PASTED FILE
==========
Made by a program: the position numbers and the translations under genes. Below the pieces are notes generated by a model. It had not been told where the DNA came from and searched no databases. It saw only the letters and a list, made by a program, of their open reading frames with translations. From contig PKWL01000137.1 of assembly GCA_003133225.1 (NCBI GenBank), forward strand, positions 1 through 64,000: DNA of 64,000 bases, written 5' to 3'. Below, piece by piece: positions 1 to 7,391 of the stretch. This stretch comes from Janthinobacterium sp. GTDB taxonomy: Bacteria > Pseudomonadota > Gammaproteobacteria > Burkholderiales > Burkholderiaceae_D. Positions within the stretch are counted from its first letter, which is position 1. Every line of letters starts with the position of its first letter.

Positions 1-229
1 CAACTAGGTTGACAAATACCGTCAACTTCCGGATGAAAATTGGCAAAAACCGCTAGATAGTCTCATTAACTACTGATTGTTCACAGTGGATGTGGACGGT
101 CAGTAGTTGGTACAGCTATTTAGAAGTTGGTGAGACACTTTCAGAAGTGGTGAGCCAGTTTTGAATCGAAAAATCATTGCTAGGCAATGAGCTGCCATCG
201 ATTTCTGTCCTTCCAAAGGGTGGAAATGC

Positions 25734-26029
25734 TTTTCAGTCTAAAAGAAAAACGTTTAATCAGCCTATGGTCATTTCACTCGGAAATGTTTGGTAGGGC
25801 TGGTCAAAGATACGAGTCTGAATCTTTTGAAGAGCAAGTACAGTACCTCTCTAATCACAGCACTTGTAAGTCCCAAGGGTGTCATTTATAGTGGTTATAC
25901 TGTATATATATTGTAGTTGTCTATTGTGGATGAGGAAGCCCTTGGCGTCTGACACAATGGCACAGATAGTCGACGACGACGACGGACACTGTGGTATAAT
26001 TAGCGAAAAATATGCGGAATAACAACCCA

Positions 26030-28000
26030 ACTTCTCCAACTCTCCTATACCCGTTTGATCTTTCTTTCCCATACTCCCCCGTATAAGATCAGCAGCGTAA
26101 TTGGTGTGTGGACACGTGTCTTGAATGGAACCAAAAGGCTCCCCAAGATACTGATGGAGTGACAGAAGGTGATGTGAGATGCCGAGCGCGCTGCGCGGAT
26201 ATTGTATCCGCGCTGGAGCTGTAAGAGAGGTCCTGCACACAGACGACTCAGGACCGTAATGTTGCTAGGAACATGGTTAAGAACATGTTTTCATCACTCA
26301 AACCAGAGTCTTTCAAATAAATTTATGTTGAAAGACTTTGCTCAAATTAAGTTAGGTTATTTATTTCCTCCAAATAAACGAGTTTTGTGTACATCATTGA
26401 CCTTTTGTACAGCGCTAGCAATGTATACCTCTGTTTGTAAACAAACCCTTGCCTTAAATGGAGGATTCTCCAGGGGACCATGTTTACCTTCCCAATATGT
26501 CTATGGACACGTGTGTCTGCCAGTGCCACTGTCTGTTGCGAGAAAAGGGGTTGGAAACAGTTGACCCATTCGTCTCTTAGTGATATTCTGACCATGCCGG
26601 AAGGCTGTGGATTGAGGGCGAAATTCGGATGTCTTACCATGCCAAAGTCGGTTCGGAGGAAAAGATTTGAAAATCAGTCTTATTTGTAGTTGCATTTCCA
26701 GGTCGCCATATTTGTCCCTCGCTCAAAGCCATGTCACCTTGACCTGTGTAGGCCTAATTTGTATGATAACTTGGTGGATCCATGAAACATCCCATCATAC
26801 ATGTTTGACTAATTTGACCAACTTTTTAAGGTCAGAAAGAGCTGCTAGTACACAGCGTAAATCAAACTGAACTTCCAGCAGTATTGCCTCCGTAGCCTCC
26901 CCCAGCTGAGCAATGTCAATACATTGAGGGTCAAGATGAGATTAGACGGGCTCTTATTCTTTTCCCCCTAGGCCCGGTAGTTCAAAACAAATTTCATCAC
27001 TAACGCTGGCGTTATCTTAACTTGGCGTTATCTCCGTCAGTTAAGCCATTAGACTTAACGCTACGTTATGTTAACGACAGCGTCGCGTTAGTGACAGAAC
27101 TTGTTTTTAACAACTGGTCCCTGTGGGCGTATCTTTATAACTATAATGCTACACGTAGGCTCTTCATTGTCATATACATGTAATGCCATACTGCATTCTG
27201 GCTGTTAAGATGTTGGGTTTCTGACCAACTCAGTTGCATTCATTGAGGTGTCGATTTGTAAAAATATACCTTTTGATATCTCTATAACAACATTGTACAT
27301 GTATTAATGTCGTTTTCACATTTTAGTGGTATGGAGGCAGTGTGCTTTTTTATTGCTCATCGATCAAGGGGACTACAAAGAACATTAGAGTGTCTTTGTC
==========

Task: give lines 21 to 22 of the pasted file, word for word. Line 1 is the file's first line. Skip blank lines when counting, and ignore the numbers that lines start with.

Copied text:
26901 CCCAGCTGAGCAATGTCAATACATTGAGGGTCAAGATGAGATTAGACGGGCTCTTATTCTTTTCCCCCTAGGCCCGGTAGTTCAAAACAAATTTCATCAC
27001 TAACGCTGGCGTTATCTTAACTTGGCGTTATCTCCGTCAGTTAAGCCATTAGACTTAACGCTACGTTATGTTAACGACAGCGTCGCGTTAGTGACAGAAC